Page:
`Point' forced into retirement

Sport loses top horse to strained tendon

Horse Racing

September 01, 2001|By Tom Keyser | Tom Keyser,SUN STAFF

Point Given, America's most exciting horse since Cigar, has been retired because of a tendon strain below his left front knee.

Bob Baffert, his trainer, discovered the injury Thursday morning at Del Mar racetrack in Southern California. Baffert said yesterday that he wasn't sure how the strain occurred, but that it probably happened during the Travers Stakes last weekend at Saratoga.

Point Given showed no ill effects after the race, which he won by 3 1/2 lengths. But the playful colt, always a handful around the barn, might have aggravated the strain during a typical rearing episode Wednesday after returning to Del Mar, Baffert said.

"It's a big blow not only to us but also to the racing community," said Baffert, one of the sport's most successful trainers. "He was on the cutting edge of breaking into that greatness mode. I've had some nice horses, but I've never had one like that."

The loss of Point Given is a setback to a stagnant sport in need of stars. The charismatic chestnut had begun doing for horse racing what Tiger Woods had done for golf.

When Point Given raced four weeks ago at Monmouth Park, he attracted a record crowd of 47,127 to the track on the Jersey shore. When he raced Saturday at Saratoga in upstate New York, he drew a record crowd of 60,486.

"I feel sorry for the racing fan," Baffert said. "This horse brought a lot of joy to us, a lot of excitement."

Point Given was ranked the No. 1 thoroughbred in North America. The racing world was greatly anticipating his showdown with the undefeated European star Galileo in the Breeders' Cup Classic Oct. 27 at Belmont Park.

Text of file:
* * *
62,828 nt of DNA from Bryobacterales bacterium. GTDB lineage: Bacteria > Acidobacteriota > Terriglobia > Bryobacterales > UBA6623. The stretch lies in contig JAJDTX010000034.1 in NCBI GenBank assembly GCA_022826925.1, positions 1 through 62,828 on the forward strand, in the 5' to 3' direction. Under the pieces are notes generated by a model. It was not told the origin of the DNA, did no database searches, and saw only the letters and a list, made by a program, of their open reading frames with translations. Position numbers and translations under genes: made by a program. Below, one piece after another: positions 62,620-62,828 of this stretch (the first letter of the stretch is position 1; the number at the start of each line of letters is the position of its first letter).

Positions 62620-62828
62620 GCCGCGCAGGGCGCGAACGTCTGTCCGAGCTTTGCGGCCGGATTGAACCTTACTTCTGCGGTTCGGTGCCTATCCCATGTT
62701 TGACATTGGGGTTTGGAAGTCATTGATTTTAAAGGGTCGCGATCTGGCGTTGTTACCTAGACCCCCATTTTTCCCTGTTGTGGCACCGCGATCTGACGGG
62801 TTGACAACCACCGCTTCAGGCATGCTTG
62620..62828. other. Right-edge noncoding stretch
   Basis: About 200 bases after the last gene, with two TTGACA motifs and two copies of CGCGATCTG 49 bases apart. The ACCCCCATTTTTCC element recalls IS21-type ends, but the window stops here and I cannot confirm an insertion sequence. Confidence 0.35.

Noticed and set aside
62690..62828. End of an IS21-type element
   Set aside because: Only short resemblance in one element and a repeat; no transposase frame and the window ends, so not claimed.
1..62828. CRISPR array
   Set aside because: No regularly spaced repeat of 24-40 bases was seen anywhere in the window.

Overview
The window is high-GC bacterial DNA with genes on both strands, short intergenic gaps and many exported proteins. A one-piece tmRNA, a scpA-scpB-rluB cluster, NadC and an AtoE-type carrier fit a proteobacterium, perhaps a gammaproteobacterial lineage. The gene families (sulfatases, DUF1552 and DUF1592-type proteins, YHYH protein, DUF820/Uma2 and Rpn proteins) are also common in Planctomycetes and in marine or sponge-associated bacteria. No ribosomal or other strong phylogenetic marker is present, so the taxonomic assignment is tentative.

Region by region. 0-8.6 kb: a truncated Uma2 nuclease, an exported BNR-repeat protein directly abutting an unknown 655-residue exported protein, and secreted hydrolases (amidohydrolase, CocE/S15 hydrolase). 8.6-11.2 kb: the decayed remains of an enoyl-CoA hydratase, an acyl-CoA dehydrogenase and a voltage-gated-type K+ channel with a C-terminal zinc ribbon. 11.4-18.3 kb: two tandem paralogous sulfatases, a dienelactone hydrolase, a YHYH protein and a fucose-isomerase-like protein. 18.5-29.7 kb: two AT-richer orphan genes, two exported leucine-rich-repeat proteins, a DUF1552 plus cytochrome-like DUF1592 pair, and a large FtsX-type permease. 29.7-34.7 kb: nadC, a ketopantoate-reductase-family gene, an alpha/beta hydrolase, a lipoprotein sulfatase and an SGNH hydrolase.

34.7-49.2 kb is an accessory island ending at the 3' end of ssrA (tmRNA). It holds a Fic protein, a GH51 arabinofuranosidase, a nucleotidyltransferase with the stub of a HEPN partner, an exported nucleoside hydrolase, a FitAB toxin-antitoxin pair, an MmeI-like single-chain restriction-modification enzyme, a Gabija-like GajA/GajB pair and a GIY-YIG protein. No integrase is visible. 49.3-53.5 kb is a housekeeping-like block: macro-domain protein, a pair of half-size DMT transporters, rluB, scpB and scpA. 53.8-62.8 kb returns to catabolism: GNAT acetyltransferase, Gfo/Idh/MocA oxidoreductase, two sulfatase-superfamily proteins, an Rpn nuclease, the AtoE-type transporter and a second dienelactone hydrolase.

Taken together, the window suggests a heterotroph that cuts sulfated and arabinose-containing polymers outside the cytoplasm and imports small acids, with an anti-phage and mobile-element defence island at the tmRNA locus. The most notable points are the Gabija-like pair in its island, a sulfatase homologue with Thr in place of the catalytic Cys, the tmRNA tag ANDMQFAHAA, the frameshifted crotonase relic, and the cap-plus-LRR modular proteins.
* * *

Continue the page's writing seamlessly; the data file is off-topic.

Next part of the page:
Point Given's jockey, Hall of Famer Gary Stevens, had taken to calling Point Given "my Secretariat." Stevens said that Point Given was the best horse he had ever ridden, but that no one had yet seen the best of the oversized chestnut with the long, powerful stride.

By winning the Travers, Point Given became the first horse to win four straight races worth at least $1 million. After finishing a puzzling fifth as the favorite in the Kentucky Derby, Point Given reeled off victories in the Preakness, the Belmont and the Haskell Invitational Handicap at Monmouth.

A 3-year-old who would have raced at least one more year, Point Given retires after winning nine of 14 races and earning $3,968,500 for his owner, Saudi Arabian Prince Ahmed Salman. A member of the ruling party of Saudi Arabia, Salman is in California and conferred Thursday at Del Mar with his racing manager Richard Mulhall, Baffert and the veterinarian Vince Baker.

Baker told them that Point Given would require "five or six months" rest if they wanted to try to race him again, Baffert said. Salman decided to retire Point Given instead of risking further injury.

"Right now we're devastated," Baffert said. "I can't believe it's happened. You wait all your life for a horse like this, and then he's snatched away. You feel cheated. We're just thankful that it happened after he made $4 million and did what he did. What he did was pretty remarkable."

Point Given will remain at Del Mar for the time being, the trainer said. No decision has been made on where he will stand at stud in 2002.

"He's not in any pain or discomfort," Baffert said. "He's a big sweetheart in his stall anyway. He'll be in a lot better shape come January or February when they lead those first mares up to him."

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